Frequently Asked Questions
What is E-Verify?
E-Verify is a web-based employment authorization verification system, operated by U.S. Citizenship and Immigration Services (USCIS), part of the Homeland Security (DHS), in partnership with the Social Security Administration (SSA). E-Verify checks information electronically against DHS and SSA records to verify employment eligibility, regardless of citizenship or immigration status.
Why is Northwestern participating in E-Verify?
The federal government requires that all federal contracts awarded on or after September 8, 2009, with certain characteristics, contain a Federal Acquisition Regulation (FAR) clause requiring federal contractors to use E-Verify. Northwestern University, as a recipient of federal contracts, is a federal contractor, subject to this requirement. Today, virtually all federal contracts awarded to Northwestern meet the characteristics requiring the FAR E-Verify clause, which for prime contracts include a value above $150,000, a period of performance of 120 days or more, and at least some contract work performed in the United States.
Which Northwestern employees are subject to employment verification through E-Verify?
Northwestern made the decision in 2009 to E-Verify its entire workforce, including all existing employees, as well as new hires and rehires.
Some universities only use E-Verify for faculty, staff and students who perform substantial duties on qualifying federal contracts, why does Northwestern E- Verify its entire workforce?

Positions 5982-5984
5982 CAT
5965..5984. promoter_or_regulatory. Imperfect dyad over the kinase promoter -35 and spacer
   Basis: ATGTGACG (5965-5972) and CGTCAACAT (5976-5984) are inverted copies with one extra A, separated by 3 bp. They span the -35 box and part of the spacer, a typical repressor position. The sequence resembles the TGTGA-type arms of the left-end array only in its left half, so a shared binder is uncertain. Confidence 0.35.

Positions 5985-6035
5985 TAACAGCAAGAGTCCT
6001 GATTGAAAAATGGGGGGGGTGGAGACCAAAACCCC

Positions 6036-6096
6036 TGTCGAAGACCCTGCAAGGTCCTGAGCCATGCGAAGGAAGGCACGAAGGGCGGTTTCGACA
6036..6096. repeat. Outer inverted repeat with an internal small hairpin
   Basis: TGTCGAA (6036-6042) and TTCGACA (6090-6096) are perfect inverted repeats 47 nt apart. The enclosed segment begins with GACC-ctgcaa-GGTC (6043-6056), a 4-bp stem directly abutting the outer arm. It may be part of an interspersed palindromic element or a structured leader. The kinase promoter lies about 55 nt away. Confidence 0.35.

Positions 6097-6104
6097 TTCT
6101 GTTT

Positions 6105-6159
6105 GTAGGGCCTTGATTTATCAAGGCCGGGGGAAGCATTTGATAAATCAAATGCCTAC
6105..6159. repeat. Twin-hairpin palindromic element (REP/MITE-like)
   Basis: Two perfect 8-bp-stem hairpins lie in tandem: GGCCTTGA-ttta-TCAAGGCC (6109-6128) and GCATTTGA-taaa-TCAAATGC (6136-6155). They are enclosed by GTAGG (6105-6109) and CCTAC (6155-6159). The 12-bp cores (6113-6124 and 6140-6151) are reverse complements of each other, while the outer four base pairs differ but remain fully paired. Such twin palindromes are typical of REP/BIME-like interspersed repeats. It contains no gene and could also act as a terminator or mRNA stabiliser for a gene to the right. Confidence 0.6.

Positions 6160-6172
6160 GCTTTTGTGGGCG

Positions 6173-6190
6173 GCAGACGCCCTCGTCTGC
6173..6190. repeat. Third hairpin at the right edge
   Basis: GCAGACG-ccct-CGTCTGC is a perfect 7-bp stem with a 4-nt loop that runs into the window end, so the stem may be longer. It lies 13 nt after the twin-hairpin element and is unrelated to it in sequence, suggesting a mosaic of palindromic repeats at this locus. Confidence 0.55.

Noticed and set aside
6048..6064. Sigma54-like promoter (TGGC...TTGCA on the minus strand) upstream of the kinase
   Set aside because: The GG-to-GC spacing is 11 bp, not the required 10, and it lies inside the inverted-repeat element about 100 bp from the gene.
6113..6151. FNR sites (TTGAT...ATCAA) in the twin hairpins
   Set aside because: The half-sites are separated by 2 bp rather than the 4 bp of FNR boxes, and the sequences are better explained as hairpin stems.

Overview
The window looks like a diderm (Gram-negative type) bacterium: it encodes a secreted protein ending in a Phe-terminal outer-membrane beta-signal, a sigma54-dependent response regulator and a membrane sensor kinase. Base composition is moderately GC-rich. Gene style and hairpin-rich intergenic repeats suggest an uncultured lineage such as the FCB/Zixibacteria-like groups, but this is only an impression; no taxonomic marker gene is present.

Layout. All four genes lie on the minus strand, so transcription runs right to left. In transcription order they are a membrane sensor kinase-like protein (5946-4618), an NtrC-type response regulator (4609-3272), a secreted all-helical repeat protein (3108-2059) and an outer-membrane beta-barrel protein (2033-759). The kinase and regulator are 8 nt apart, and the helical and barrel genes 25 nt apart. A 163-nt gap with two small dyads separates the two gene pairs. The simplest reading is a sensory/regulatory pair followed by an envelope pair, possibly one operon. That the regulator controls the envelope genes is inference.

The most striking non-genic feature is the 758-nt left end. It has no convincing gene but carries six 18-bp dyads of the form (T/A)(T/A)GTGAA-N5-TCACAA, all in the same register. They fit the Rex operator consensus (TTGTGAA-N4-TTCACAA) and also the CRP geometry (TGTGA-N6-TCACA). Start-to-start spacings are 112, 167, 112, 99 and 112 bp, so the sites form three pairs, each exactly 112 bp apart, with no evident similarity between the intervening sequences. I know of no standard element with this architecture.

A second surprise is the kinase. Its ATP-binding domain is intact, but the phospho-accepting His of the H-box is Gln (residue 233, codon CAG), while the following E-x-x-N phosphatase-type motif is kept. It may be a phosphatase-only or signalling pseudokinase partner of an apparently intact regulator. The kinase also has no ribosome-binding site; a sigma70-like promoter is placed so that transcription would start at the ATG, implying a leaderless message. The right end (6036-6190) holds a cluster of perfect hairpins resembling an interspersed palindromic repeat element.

In September 2009, when the federal government began requiring that federal contractors use E-Verify, university employers with federal contracts were required to elect to either E-Verify their entire workforce, or only those employees working on federal contracts requiring E-Verify. Northwestern elected to E-Verify its entire workforce for a number of reasons, including the recognized administrative an logistical efficiencies of administering a campus-wide E-Verify program, and improved regulatory compliance realized by eliminating the need to track individual employees working on federal contracts at all times. The decision also addressed the University’s operational need to replace a number of I-9 records that had been previously destroyed, and it was also aligned with the University strategic goal of increasing its federal research funding.
Are employees who work on a qualifying contract for a minimal amount of time, or intermittently, subject to E-Verify?
Yes, the rule does not exempt employees based on the intermittent nature of the work or the length of time spent performing the work. Therefore, student employees, Federal Work Study students and casual employees are all subject to E-Verify.
What happens if my previous employer ran my information through E-Verify? Must I do it again?
Yes, under the rule, each federal contractor is required to enter the worker’s identity and employment information into the E-Verify system following completion of the Form I-9 at the time of hire, even if a previous employer using E- Verify had previously verified the employee’s employment eligibility.